Wednesday, August 6, 2014
Get On Up
If you don't hear the music playing in the trailer above and feel obligated to see the movie because your feet are dancing and your bootie is moving, than you should stay away. This movie has a lot of things going for it, and it could be artistically sound on a dozen different levels, but the main reason to want to see it is the sound of Mr. James Brown. If that sound does not reach you, stay home or go see some superhero movie that no one else cares about or sit and watch bad comedians try to act. The rest of us, yeah even the squares who have no rhythm and almost no soul, will be at the theater seeing and mostly listening to this entertaining biopic that gets all the music moments right.
This is a tough review for me to write because I loved the movie, but I'm not sure how good it is. There are bits and pieces of the drama that are told extremely well, there are musical sequences that are recreated flawlessly and there is a central performance that will stun you. All that said, it does have some of the drawbacks that all biopics have. It feels like it is trying to hit all the key moments of the subjects life, and it rarely has time to think about those moments. There are dramatic scenes in the film that show us the problems of our subject but then are ignored for the rest of the story. Side characters can be interesting, but they are not allowed to distract us too long from the star and that means that everything has to be carried bu that central performance.
Chadwick Boseman has the shoulders to carry this story on. Last year in "42", he played Jackie Robinson with dignity and subtlety. There is nothing subtle about Mr. James Brown, and Boseman plays him perfectly. Brown was an opinionated workaholic, a self aggrandizing braggart, and a showman with vision. Boseman gets Brown's mannerisms down exactly, his dance steps and charisma on stage are re-enacted with verve and precision. As the story went on, the more I felt like I was watching James Brown and the less it seemed that an actor was simply channeling him. Those of you who are interested in early Movie Award predictions, can pencil in Chadwick Boseman, as an early contender in the acting categories. The audacity of trying to imitate James Brown is only exceeded by the brilliance of the actor who managed to accomplish it. This performance is not simply costuming and makeup, this is a full bodied physical performance that really should be seen on the big screen to get the best effect.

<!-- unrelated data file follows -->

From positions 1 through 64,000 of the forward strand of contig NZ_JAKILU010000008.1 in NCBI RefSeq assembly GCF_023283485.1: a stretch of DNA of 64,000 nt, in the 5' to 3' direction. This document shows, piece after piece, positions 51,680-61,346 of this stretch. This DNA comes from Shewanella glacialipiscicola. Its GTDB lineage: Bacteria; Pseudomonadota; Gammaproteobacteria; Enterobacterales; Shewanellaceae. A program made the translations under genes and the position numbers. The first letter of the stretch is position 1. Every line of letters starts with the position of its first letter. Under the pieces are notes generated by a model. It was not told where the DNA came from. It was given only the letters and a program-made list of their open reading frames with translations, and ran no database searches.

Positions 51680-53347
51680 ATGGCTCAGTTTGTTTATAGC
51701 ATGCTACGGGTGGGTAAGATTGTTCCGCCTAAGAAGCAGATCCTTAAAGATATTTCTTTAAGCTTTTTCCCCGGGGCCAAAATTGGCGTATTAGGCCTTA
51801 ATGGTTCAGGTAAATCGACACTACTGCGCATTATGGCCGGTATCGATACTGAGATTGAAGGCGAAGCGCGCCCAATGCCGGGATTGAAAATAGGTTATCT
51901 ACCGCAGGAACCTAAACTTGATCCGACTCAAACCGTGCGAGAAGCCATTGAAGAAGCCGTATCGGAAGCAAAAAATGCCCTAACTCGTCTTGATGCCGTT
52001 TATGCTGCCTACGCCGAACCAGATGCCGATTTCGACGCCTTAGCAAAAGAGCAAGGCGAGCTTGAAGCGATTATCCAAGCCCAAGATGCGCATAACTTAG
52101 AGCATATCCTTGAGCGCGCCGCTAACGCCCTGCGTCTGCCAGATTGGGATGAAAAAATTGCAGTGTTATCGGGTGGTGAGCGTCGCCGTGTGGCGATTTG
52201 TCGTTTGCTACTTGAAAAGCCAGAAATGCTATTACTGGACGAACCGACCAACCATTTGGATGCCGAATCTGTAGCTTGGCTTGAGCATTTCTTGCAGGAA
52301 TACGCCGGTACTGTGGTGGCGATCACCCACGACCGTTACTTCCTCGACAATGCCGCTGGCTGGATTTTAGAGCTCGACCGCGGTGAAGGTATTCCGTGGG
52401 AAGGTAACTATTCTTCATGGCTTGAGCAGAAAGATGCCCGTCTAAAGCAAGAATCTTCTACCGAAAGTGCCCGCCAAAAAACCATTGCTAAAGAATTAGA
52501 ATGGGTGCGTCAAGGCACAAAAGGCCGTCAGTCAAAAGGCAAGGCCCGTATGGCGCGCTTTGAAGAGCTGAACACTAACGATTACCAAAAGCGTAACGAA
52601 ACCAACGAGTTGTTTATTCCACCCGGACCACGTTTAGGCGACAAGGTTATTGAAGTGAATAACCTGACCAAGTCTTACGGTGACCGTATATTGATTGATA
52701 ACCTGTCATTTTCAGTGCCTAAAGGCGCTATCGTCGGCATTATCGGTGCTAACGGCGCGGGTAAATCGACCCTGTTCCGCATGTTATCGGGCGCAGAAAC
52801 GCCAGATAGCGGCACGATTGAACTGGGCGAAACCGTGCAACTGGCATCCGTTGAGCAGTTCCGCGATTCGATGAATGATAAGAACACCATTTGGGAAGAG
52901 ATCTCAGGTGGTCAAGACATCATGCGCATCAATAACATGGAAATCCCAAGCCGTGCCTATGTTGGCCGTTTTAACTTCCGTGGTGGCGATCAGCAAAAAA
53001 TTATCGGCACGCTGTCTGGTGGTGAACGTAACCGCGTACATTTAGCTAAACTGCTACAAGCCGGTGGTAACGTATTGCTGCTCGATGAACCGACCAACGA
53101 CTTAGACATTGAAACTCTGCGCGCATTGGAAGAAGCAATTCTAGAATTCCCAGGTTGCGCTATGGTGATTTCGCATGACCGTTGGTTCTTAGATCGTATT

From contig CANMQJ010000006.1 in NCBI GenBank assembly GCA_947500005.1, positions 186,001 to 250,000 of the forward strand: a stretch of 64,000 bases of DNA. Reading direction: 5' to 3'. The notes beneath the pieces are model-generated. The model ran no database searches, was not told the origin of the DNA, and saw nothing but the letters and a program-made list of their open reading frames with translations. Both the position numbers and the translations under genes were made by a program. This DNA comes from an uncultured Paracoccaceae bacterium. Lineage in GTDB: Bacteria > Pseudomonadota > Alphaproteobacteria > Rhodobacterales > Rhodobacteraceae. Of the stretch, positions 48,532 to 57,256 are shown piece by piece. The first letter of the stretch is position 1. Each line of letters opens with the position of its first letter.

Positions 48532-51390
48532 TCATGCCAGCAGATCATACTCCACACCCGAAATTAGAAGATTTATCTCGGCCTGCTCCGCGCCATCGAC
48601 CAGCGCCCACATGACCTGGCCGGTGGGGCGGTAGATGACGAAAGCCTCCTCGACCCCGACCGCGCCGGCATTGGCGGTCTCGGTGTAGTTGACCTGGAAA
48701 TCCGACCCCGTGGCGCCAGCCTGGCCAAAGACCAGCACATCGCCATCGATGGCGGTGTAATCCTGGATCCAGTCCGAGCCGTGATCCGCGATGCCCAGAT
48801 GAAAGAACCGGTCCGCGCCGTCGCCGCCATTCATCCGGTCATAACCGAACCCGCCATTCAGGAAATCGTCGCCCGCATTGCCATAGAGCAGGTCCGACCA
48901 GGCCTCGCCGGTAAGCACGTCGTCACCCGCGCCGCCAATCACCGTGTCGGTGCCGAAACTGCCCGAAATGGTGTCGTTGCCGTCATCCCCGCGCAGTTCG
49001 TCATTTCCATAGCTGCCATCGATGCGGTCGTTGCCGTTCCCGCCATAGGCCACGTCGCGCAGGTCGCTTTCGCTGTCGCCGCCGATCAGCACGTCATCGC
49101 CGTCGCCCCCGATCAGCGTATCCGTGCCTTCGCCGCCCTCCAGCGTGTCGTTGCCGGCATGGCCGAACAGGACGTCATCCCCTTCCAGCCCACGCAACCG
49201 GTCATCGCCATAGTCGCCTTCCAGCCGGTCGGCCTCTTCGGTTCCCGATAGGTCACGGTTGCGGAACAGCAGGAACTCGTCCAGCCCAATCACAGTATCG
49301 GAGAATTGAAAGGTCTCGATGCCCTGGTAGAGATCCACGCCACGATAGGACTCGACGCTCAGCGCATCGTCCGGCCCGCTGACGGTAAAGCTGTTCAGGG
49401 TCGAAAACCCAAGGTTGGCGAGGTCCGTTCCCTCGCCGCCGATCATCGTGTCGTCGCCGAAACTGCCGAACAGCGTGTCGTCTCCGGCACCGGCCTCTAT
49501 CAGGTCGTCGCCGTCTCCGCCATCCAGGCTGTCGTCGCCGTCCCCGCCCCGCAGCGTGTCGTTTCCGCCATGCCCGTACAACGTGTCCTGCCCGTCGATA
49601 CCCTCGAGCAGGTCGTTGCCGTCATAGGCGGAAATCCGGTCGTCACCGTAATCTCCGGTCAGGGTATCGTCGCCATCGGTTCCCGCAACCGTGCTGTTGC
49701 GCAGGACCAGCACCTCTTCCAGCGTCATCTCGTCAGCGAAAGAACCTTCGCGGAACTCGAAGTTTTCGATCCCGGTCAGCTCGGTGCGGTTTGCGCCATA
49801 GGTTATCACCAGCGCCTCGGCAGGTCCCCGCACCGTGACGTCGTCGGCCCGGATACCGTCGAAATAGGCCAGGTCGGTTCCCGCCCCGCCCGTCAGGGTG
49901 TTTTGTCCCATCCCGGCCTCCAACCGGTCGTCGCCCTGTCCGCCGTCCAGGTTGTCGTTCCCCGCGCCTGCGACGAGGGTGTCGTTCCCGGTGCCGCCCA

Most biographical films try to tell their stories in as creative a manner as possible. In "DeLovely" from a few years ago, we are watching the Cole Porter story as told from heaven by the deceased. "Walk the Line" is bookended by a concert appearance at a prison. Most modern films try to avoid the Hollywood approach of the golden age, a straight narrative told chronologically. "Get On Up", is structured as a random series of flashbacks and flash forwards. It helps to freshen the musical highlights and lessen the drudgery of a well worn story path, but it robs the story of much emotional investment. Brown's friend and apparent savior from early prison, is Bobby Byrd, who walks out with the rest of the "Famous Flames" when James Brown is picked out as the star by the music industry, but in a very fast followup is playing the part of his foil on-stage a couple years later. We have no idea how Brown managed to overcome the alienation he created or if Byrd was just so desperate he overlooked the slight. Admittedly there are random insights on why the other characters act as they do and how James Brown interacted with them at those critical times but there are big blank spaces as a result. A similar story is played out with the Mother who abandoned him, denied him and then embraced him only to be rejected by him. After the incident where she shows up backstage at the Apollo, we never hear or see another word about their relationship. The effect is like looking though someone's photo album but leafing through the pages randomly. It may be interesting but it does not create the kind of narrative that most of us would like.
In the end, not much of that mattered to me because I was seeing a fantastic performance while listening to some great music. The incidents are punctuated with humor and drama in plenty of spots, but those never manage to pull us closer to the subject. We have only the vaguest sense of what his family life might have been like, with nine acknowledged children and at least three ex-wives (and maybe more) showing up after his death. He was opinionated and inconsistent on those opinions, we can see that in the film, what we don't always know is what it all meant. His cultural awareness and importance to black pride is shown, but his openness to other musicians and political figures outside of the expected cultural norm is not explored. The film gives us an incomplete story but it will leave you with a clear understanding of the person that James Brown was. Oh yeah, you will also get the closest thing to a James Brown concert possible this side of old video/film clips from the 60s. That's reason enough to get on up and see this.